PLA can be commercially produced from sugar cane, sugar beet or corn. Once milled, the raw sugar or corn are fermented in to produce lactic acid. Following concentration, this is then produced to lactide, the dimer of lactic acid, and then PLA. Chemical recycling converts PLA back into lactic acid. Alternatively, PLA can be physically recycled or composted.




Large-scale production of lactic acid (2-hydroxy propionic acid) is via microbial fermentation, which is high-yielding. Although lactic acid exists as two isomers, this route favours L-(+) lactic acid. Furthermore, this optical purity drives PLA’s favourable properties. Following the fermentation process, lactic acid is separated from the residue and purified by distillation to form an aqueous solution.



Lactide is a key precursor to PLA. It is formed via a two-stage process from lactic acid; polycondensation and depolymerisation. Polycondensation of results in short-chain oligomers in an equilibrium reaction that is promoted by the removal of water (azeotropic distillation). Depolymerisation results in the formation of lactide, the cyclic dimer of lactic acid, and is strongly dependent on temperature. Lactide is purified by distillation in preparation for the final stage of the process. This is carried out in the bulk, in the absence of solvents.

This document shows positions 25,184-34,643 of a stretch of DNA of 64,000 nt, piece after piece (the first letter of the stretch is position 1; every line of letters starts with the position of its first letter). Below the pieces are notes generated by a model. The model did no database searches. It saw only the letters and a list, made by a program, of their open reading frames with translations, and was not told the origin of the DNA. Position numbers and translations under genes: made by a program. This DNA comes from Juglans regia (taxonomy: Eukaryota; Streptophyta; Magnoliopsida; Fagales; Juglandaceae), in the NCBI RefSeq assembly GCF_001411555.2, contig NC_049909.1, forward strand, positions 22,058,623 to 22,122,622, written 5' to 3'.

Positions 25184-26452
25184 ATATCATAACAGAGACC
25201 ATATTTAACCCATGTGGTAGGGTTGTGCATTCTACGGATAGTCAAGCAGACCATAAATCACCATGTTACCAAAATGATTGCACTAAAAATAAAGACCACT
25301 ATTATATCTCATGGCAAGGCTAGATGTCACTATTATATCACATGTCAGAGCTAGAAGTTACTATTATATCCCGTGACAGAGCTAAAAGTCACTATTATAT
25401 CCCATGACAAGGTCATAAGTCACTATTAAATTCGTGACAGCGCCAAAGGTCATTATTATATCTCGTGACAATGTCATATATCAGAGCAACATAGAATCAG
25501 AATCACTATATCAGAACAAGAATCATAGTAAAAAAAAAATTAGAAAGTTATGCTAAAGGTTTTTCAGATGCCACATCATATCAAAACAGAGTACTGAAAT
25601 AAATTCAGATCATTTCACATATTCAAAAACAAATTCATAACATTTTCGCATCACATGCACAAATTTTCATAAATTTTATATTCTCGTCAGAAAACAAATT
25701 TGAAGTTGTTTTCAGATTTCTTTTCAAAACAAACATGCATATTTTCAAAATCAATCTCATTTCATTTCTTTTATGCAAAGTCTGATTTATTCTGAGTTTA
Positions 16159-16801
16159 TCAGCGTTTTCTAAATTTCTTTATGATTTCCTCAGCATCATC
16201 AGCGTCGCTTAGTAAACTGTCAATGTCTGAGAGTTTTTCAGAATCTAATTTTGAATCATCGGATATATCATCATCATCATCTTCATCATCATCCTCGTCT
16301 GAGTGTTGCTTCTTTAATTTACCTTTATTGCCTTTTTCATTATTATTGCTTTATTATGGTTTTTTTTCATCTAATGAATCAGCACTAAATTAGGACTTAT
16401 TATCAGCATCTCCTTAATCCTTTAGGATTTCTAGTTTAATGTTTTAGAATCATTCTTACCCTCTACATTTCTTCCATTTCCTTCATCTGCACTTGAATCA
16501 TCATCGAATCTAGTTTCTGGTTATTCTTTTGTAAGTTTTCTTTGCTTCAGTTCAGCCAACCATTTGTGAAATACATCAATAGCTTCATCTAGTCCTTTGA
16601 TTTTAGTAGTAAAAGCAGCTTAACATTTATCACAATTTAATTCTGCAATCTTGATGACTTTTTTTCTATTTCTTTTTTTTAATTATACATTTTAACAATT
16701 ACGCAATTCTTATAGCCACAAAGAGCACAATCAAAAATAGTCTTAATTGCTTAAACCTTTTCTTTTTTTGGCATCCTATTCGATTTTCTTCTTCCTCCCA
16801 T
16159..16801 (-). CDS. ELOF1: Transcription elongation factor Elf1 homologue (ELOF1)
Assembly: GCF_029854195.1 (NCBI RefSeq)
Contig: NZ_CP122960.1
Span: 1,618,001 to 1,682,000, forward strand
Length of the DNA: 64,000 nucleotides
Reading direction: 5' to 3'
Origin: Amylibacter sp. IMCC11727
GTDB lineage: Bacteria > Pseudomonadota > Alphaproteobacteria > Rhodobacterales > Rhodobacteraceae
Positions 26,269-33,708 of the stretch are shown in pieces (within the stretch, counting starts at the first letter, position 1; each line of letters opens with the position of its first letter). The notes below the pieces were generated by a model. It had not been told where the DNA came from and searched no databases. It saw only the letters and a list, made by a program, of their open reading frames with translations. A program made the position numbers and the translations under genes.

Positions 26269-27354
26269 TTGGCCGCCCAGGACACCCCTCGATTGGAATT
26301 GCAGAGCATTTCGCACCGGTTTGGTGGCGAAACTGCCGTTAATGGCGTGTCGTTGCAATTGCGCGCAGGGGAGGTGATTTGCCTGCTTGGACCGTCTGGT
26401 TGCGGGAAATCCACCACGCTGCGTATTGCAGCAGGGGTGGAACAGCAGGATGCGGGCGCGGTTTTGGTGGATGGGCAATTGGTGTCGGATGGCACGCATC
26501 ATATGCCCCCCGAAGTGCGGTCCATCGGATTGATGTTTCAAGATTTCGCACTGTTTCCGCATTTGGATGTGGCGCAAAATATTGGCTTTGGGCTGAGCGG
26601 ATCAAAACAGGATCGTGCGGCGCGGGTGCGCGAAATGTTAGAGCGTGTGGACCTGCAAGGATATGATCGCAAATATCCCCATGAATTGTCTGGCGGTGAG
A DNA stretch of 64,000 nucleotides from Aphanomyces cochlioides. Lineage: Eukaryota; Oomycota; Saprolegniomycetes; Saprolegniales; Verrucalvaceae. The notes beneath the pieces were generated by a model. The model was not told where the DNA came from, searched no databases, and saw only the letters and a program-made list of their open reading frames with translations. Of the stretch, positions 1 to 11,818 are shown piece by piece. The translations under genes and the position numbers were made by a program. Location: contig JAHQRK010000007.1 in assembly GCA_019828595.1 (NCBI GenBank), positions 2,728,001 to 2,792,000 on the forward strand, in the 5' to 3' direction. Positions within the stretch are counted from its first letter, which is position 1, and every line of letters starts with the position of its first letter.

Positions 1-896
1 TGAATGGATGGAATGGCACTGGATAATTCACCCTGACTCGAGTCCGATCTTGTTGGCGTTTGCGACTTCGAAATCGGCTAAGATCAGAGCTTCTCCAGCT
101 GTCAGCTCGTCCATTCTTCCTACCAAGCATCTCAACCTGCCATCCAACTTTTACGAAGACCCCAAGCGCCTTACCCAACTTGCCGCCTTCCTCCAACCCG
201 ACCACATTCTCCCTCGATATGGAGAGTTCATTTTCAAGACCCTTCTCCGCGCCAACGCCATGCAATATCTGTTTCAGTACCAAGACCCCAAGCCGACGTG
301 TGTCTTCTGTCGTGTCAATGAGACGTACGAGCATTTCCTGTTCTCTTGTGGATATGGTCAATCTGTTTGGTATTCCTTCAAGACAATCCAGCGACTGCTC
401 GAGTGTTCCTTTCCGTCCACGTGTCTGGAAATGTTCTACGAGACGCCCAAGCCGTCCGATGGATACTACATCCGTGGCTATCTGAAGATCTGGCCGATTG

PLA is produced from lactide via controlled ring-opening polymerisation in the presence of a tin catalyst, Tin Octoate. In this vital step, the control of the catalyst to lactide ratio can be used to fine-tune the properties of the polymer. This process is sensitive to water and the catalyst employed has a good combination of activity and tolerance of impurities. Moreover, tin octoate has been approved by the American Food and Drug Administration for use as a catalyst. The reaction is also carried out in the absence of solvents. The polymer is purified by distillation where lactic acid, the by-product, is recycled. After drying, the polymer is converted into pellets ready for further processing and end-use.